(CNN) -- 'Tis the season for overspending -- just ask the 141 million people who raided retail stores online and in-person the weekend after Thanksgiving.
But before you buy that Red Ryder BB gun or Jelly of the Month Club membership, remember that relationship experts agree it's best to set economic expectations with your partner unless you want to end up on the naughty list next year.
"Financial infidelity," when a spouse or partner is not forthcoming about monetary decisions, can be insidious.
"All of us have some area of our lives where our impulses overwhelm our judgment, and spending -- especially at holiday time -- is a common one," says Joseph Grenny, co-author of the New York Times best-seller "Crucial Conversations."
"Couples feel shame and resentment about discussing spending mistakes, which drives them to silence."
According to a recent report from McGraw-Hill Federal Credit Union, 48% of heterosexual married couples have disagreements over how much to spend during the holiday season. And research by the National Council on Family Relations finds that financial disagreements are the type of argument that most strongly predicts divorce.
Just as sexual infidelity can start with an innocent kiss under the mistletoe at the holiday party, financial infidelity can also begin humbly -- whether it's lying about how much a new pair of boots cost or secretly cashing a check.
According to relationship experts, as with any other marital issue, financial fights have a larger underlying factor: a lack of trust.
"Financial infidelity is very apt because, like an emotional infidelity or an actual sexual infidelity, it's first of all doing something that at some level the partner would not approve of," marriage counselor Susan Heitler says.
Heitler, the author of "The Power of Two: Secrets of a Strong and Loving Marriage," says couples should agree on a dollar amount that each person can spend independently on holiday purchases -- this number will fluctuate depending on the household's financial situation.
Heitler says a particularly popular form of money management these days is for couples to maintain both individual accounts and a joint account, especially since two-working-parent families are now the majority in the United States.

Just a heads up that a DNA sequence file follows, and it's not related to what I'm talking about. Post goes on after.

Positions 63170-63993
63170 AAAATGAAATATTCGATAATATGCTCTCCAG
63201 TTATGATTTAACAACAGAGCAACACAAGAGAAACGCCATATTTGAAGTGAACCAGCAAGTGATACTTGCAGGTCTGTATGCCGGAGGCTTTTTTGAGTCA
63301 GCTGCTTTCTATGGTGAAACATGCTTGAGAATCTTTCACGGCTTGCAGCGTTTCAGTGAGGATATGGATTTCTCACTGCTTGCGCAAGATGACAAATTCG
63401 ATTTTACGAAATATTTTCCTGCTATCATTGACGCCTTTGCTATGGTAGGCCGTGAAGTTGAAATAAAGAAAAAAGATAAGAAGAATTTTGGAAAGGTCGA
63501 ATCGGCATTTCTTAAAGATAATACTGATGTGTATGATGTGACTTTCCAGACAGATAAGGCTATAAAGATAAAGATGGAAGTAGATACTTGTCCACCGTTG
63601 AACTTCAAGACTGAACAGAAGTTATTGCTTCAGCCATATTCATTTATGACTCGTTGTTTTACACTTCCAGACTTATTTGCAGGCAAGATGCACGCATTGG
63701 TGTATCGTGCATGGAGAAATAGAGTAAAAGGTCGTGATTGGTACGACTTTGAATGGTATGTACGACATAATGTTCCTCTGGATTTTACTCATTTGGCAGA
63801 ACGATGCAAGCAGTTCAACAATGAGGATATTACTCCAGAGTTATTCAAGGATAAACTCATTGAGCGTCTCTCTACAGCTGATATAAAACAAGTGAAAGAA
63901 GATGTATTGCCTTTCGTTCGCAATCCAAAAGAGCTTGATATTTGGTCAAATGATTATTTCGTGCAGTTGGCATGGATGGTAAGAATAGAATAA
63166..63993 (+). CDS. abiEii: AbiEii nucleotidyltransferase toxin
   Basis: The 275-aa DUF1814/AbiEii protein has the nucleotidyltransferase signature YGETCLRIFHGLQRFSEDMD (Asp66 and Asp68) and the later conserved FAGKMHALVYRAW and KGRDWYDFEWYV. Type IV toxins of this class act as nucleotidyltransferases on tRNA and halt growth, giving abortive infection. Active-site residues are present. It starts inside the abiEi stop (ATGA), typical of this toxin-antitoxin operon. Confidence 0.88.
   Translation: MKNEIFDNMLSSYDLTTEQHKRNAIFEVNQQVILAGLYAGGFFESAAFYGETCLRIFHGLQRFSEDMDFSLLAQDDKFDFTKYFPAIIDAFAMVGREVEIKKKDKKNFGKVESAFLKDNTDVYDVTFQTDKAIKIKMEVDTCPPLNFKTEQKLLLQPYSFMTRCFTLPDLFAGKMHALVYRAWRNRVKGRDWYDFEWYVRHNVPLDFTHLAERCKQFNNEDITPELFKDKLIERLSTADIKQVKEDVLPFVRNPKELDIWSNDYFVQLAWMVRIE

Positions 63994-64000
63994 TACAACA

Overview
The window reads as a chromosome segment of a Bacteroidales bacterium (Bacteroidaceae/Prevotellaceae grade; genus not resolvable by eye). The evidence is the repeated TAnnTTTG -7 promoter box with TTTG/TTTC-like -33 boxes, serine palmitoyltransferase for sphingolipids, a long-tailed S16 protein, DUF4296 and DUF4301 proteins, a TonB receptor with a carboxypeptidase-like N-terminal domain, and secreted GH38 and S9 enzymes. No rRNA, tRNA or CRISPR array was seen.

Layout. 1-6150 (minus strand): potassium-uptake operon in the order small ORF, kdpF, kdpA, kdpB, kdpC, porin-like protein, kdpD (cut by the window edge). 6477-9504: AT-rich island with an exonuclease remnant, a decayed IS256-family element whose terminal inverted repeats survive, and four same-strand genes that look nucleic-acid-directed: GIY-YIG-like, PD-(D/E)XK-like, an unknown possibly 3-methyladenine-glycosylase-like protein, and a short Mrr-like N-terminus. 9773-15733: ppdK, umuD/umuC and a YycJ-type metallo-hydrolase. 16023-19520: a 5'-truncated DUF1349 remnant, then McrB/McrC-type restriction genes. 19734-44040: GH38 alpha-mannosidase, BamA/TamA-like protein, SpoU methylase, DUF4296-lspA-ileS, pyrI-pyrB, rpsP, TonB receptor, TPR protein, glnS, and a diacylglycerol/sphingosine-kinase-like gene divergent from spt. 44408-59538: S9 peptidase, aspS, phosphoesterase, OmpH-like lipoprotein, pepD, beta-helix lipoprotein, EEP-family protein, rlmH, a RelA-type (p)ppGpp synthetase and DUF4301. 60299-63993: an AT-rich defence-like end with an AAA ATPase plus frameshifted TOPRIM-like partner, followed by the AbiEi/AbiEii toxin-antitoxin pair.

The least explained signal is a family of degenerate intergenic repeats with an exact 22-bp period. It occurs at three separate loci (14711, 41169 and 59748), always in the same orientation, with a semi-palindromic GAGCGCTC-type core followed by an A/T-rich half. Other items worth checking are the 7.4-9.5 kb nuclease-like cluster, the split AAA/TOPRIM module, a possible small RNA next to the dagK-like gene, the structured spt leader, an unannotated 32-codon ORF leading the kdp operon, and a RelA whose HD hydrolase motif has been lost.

If partners maintain separate accounts, Heitler says, there should be a discussion about the point when an individual's decisions affect the group. The key is to find balance between autonomy and partnership; nobody wants to ask permission for every single cup of coffee.
"As adults, you don't want to be asking permission, you want to be advocating your financial needs and working them out as partners," says marriage and family therapist Jane Greer. Greer's latest book, "What About Me? Stop Selfishness From Ruining Your Relationship," focuses on that battle of "I want" versus "you want."
Greer says financial infidelity usually occurs when one partner feels their pleasures are being denied. The experts see an obvious solution: Open up a conversation before opening up your wallet. But given the spirit of the season, some see the holidays as an opportunity to splurge a little -- especially on their partner or children.
For the little ones, iPads are among the top 10 most popular gifts for both girls and boys, according to a Prosper Insights & Analytics survey for the National Retail Federation.
"Tablets and smartphones continue to steal more attention from today's kids, leaving mom and dad with no option but to look for ways to get their children their own items -- and leave theirs alone," says Prosper's Consumer Insights Director Pam Goodfellow in a release for the survey.
Even though they're sure to bring huge Christmas Day smiles, experts say big-ticket items like electronic goodies shouldn't trump the budget.
"Surprises are nice, but shocks aren't. Few life partners are willing to trade a moment of glee for a year of interest. You can leave room for pleasant surprises by setting budget ranges," Grenny says.
If you absolutely are sold on an item and willing to make an individual (key word!) sacrifice to get it, it is your prerogative, Greer says. But you're potentially setting yourself up for an argument, too. An easy way to defuse the situation is to say, "You may be concerned, but it was really important for me to get this for you."
However, setting -- and abiding by -- a price range for splurges can help partners feel equally empowered.
The problem lies when money is taken from necessary appropriations, like food and shelter, Greer says.
Here's a simplified list of ways to discuss holiday finances with your significant other by Joseph Grenny, the author of "Crucial Conversations":
Talk early. Find a time to talk early about how you'll deal with this year's holiday spending. Don't wait until your spouse springs for a Harley to talk about limits.
Solve the right problem. Many couples don't reach a resolution because they discuss the wrong problem. For example, if you discover your loved one has rented storage units and stuffed them with hidden binge gifts, the issue now is trust, not spending.
Communicate with love and respect. The most important key to solving problems with loved ones is to ensure they know that you respect and love them. When they know you support and respect them, their defenses drop and they begin to listen.
Be willing to be wrong. Approach the conversation with an open mind. For example, it could be that the source of your conflict is not a real budget limitation, but that you don't value holiday gift giving to the same degree as your partner.
Hold each other accountable. Once you reach an agreement, find a way to routinely keep track of spending.